15. Edward Quigley said:

    The AMC process is an insult to the mentality of the industry. As usual, a few bad apples have resulted in a swing to the other extreme. Why not just take some money off of the top of every deal and reward the banks directly? At least they would be directly taxed on the added income.

  16. Maryann pearson said:

    Lenders used to select appraisers who had experience and competence in a particular area and property type. Now the AMC’s seem to choose appraisers based on lowest cost to them (giving them a bigger portion of the fee). Frequently I have to dispute shoddy appraisals done by out of area appraisers. A waste of everyones time and money and bad for the lender and consumer.

  17. Hector Michael Perez said:

    morning, how could it be that a lender own its own AMC, does that make sense? Why does the FED allow that? Also the person that reviews my work, why are they not Certfified Appraiser with all the course work that the state requires me to have.? They dont know appraisal theory, i just dont get it..

  18. Sharron Bethards said:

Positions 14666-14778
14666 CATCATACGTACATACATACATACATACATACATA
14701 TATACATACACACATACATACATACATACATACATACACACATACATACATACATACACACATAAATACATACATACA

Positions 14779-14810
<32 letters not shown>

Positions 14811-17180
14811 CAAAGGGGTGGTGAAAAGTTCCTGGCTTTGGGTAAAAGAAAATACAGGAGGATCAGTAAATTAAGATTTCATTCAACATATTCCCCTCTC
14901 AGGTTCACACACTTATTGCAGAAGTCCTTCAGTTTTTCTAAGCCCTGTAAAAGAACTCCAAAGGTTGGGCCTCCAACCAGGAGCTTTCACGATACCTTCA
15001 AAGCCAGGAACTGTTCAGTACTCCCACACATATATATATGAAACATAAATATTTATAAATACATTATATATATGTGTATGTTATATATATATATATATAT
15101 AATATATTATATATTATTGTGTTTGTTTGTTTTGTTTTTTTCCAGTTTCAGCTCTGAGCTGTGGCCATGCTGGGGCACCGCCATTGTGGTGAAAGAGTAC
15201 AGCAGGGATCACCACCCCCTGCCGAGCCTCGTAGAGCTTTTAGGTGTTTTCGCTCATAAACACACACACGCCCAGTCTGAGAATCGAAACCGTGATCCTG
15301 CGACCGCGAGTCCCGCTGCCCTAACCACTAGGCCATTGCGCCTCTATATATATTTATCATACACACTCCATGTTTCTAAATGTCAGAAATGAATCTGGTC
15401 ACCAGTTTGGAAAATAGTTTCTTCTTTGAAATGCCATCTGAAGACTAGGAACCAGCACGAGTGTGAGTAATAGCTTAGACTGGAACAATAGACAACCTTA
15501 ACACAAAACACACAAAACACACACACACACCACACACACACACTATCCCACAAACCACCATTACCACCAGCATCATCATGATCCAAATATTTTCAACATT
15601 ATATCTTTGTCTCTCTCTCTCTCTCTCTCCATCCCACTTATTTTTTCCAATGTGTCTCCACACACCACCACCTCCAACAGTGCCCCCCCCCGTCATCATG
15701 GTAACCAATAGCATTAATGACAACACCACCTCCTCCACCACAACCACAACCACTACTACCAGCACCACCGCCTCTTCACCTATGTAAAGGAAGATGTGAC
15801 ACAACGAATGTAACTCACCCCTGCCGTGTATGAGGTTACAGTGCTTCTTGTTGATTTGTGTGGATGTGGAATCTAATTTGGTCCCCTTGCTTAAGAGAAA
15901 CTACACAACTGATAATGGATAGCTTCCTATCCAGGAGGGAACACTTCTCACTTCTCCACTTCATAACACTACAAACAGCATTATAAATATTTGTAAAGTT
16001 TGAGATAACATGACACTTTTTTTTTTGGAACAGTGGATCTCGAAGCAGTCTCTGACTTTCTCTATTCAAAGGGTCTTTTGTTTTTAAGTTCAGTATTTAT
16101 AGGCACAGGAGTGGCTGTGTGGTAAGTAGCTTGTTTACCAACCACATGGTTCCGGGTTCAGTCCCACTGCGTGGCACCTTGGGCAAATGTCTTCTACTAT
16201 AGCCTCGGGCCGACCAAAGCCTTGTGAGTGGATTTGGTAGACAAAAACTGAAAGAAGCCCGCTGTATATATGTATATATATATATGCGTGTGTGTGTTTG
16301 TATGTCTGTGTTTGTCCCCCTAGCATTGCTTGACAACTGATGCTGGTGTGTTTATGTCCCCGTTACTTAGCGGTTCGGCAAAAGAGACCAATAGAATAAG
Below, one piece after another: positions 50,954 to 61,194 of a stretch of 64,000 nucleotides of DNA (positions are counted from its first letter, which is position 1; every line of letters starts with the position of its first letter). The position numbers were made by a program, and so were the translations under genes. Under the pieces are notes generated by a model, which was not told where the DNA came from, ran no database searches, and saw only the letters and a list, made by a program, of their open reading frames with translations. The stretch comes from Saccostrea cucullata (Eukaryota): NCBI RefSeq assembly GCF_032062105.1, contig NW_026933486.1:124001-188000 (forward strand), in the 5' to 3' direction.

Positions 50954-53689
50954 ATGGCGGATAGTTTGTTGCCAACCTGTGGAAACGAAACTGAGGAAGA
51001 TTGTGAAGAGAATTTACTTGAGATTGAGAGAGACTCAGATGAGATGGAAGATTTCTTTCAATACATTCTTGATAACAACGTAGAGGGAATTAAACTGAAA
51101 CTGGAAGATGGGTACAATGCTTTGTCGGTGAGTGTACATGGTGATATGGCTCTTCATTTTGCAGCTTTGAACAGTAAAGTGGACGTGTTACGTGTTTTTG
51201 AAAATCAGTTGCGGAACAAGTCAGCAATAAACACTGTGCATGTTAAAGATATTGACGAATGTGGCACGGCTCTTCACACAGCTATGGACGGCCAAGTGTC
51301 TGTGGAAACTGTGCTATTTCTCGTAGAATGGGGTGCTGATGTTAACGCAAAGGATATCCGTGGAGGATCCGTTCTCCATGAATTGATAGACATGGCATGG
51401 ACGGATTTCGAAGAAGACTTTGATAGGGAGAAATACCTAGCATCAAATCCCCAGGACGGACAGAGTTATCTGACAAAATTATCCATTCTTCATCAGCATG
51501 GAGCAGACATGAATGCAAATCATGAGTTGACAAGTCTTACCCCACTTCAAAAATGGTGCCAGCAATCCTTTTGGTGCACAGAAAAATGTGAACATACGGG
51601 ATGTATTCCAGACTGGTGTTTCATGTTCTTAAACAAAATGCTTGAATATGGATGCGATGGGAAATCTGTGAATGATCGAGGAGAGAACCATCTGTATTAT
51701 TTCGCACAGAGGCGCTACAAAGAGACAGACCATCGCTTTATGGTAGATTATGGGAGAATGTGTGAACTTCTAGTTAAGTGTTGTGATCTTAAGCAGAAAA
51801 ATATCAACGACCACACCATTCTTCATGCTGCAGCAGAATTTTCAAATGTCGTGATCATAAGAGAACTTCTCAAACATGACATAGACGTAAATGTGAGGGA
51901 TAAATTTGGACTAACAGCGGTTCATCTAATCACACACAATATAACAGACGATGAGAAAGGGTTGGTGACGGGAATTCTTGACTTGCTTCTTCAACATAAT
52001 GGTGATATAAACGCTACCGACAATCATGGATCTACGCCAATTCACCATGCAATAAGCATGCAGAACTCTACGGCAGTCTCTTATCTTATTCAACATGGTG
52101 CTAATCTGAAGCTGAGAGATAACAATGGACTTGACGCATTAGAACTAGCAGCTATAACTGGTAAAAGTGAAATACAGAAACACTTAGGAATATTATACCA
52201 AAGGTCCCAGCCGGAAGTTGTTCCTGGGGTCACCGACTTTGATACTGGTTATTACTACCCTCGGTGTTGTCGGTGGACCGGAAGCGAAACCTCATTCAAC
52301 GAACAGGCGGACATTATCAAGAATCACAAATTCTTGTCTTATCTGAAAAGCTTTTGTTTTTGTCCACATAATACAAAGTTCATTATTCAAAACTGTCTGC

As a Mortgage Banker (25 years) I can tell you the “Government Loans most of us use like FHA, VA and the First Time Buyer DAP helps were all documented loans. Documented income and money to close were in place then and now. Yes FHA and VA loans are part of the problem now but only after the big banks started using the credit score to approve their loans and not documentation of income and money, along with loan programs that started out with qualifing off a 1% interest rate only to jump to rates the buyer could not pay for in two to three years. Stated Income with monthly payments that does not even cover the monthly interest is crazy. Making loans to families who would never qualify if they were required to bring in 2 years of documented income and current pay stubs was so wrong. Three years latter the same buyer is now bringing in their tax returns and pay stubs and buying new homes at 1/2 the price of the home they lost. The problem in this market did not take place with FHA or VA home loans, however even FHA & VA buyers took to walking away from their homes when values of homes around them dropped to the point that these home owners could not sell when needed due to lost income or family changes that took place where a new home was needed. A friend was forced to move to TX to keep his job. He was forced to walk from his VA loan as his loan was over $300,000 with a current value now of only $160,000.00. Some of the stated income loans were up side down with in months due to the added interest being added to the buyers loan amount starting with the 3rd month in some of these loan programs.